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CTI Textual Studies

Computers & Texts Index




Learning Greek with Accordance

Multimedia, Multilinearity, and Multivocality in the Hypermedia Classroom

Tailoring the Textbook to Fit the Student Body

Computer-Assisted Film and Drama Studies with
BUFVC and Legal Deposit

Oxford Text Archive

Computer-Aided Processing of Old German Texts

AHDS Mailbase List

Reviews and News

Review: A Right to Die? An Ethical Case Study on CD-ROM

Review: Literature Online

Review: Major Authors on CD-ROM: Virginia Woolf

Review: High Places in Cyberspace

Review: Research in Humanities Computing

Digital Resources for the Humanities '97

New Publications from the Office for Humanities Communication


Letter from Murray Weston, BUFVC (16/06/97)


It is certain that 1997 will prove to be a significant year for higher education in general and the CTI in particular. The CTI is to be reviewed together with the Teaching and Learning Technology Support Network. Everyone, from the Government downwards, is looking forward to Sir Ron Dearing's report in July. The CTI made its submission to the Dearing Inquiry along with other HE programmes. The submission may be viewed at http://www.york.ac.uk/inst/ctipsych/Dearing/Dearing.html Many of the other submissions are accessible on the Web and they make some interesting points about the use of IT in teaching and learning. The AUT, for example, notes that effective learning materials can only be developed (and implemented) when academic specialists and IT people work closely together. In some cases, of course, the IT specialist and the academic are one and the same person (as witnessed in many of the articles printed in Computers & Texts). The CVCP adds to this with the observation that IT is currently best used a supplement, rather than a replacement, to traditional staff-student contact, and particularly within first year undergraduate core courses.

The submissions to Dearing together with other studies and reviews taking place have the potential to bring about a more focused view of IT in teaching and learning. There is potential for a convergence of CAL policies and a convergence of the various funded programmes (of which there are many acronyms to remember). CTI Textual Studies has spent sometime considering ways in which the work of the Centre might reflect this convergence. We can, for example, see ways to solid collaboration with other projects and programmes. The greatest strength of the CTI lies in its combined knowledge of specific subject areas and IT applications. It is the subject expertise, in particular, which is most valued by departments who invite the Centre to give presentations. We feel that both the Centre and selected institutions might wish to benefit from a more prolonged period of consultation leading to the integration of some aspect of IT into the teaching of a course. Case studies would be created which showed the real, rather than perceived, benefits and drawbacks of using IT in teaching and learning. This proposal would require further resources but in the meantime we would like to hear from academic staff who would be interested in working more closely with the Centre in this fashion.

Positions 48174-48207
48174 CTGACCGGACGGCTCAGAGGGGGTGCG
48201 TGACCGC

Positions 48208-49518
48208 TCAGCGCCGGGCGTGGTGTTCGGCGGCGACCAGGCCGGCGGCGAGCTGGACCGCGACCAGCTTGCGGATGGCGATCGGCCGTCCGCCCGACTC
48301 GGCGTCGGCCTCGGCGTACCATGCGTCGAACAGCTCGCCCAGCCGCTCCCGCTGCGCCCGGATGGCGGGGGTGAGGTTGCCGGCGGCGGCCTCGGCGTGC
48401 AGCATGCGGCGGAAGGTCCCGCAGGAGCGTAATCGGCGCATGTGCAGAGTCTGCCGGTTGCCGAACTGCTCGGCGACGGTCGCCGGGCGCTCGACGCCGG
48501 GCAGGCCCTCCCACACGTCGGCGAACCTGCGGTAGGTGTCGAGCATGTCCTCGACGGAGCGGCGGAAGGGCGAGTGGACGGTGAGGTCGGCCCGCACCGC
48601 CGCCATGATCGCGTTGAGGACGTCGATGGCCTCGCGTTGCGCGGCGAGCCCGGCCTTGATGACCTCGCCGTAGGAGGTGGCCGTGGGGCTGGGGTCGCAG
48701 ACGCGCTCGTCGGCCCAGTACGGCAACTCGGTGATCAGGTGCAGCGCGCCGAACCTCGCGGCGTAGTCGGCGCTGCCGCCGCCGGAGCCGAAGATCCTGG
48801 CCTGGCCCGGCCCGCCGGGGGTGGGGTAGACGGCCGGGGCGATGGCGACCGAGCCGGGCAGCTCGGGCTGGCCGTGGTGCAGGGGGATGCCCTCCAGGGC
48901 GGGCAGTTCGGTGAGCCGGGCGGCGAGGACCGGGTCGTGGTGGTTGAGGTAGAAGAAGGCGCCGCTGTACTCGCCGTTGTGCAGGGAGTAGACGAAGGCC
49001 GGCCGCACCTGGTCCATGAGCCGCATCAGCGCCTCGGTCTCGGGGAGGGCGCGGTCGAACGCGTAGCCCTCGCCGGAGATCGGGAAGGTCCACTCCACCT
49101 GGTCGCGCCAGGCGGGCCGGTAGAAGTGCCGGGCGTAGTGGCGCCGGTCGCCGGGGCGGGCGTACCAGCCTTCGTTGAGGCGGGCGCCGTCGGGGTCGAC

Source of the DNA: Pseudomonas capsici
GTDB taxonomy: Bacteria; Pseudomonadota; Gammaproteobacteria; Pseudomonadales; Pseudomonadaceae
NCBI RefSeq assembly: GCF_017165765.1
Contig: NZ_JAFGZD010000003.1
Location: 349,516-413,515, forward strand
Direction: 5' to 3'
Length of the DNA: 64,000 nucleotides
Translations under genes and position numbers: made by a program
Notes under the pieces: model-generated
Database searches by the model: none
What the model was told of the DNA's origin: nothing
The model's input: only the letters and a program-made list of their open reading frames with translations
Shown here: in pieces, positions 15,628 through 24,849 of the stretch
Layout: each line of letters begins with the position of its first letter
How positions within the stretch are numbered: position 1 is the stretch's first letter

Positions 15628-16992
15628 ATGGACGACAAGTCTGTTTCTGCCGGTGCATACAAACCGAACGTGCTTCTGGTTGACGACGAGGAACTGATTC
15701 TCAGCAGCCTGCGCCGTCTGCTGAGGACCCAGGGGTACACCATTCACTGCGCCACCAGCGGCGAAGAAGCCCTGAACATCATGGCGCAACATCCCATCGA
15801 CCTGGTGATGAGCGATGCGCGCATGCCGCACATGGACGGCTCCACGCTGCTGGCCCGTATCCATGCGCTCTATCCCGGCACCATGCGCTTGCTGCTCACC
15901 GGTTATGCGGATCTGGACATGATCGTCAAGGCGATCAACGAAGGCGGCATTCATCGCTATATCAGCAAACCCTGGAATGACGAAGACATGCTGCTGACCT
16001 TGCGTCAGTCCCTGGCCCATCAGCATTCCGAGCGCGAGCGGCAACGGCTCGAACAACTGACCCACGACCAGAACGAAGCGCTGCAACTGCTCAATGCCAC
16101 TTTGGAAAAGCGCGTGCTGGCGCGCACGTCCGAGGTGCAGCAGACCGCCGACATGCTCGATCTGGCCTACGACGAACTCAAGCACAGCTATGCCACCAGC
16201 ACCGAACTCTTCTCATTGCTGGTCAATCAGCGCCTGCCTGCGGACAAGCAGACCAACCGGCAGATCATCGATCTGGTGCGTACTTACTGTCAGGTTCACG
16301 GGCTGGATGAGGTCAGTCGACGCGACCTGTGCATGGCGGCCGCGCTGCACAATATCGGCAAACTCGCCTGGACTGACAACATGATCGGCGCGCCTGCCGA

Editorial Postscript Articles, reviews, and reports for the next issue of Computers & Texts should arrive at CTI Textual Studies by 18th July 1997. Please submit a printed version and an electronic version. The electronic version should either be on a 3.5" disk or sent by email to mike.fraser@oucs.ox.ac.uk.

Computers & Texts 14 (1997), 1. Not to be republished in any form without the permission of CTI Textual Studies.

HTML Authors: Michael Fraser (mike.fraser@oucs.ox.ac.uk), Stuart Sutherland (stuart.sutherland@oucs.ox.ac.uk)
Document Created: 24 May 1997
Document Modified: 3 March 1999

The URL of this document is http://info.ox.ac.uk/ctitext/publish/comtxt/ct14/index.html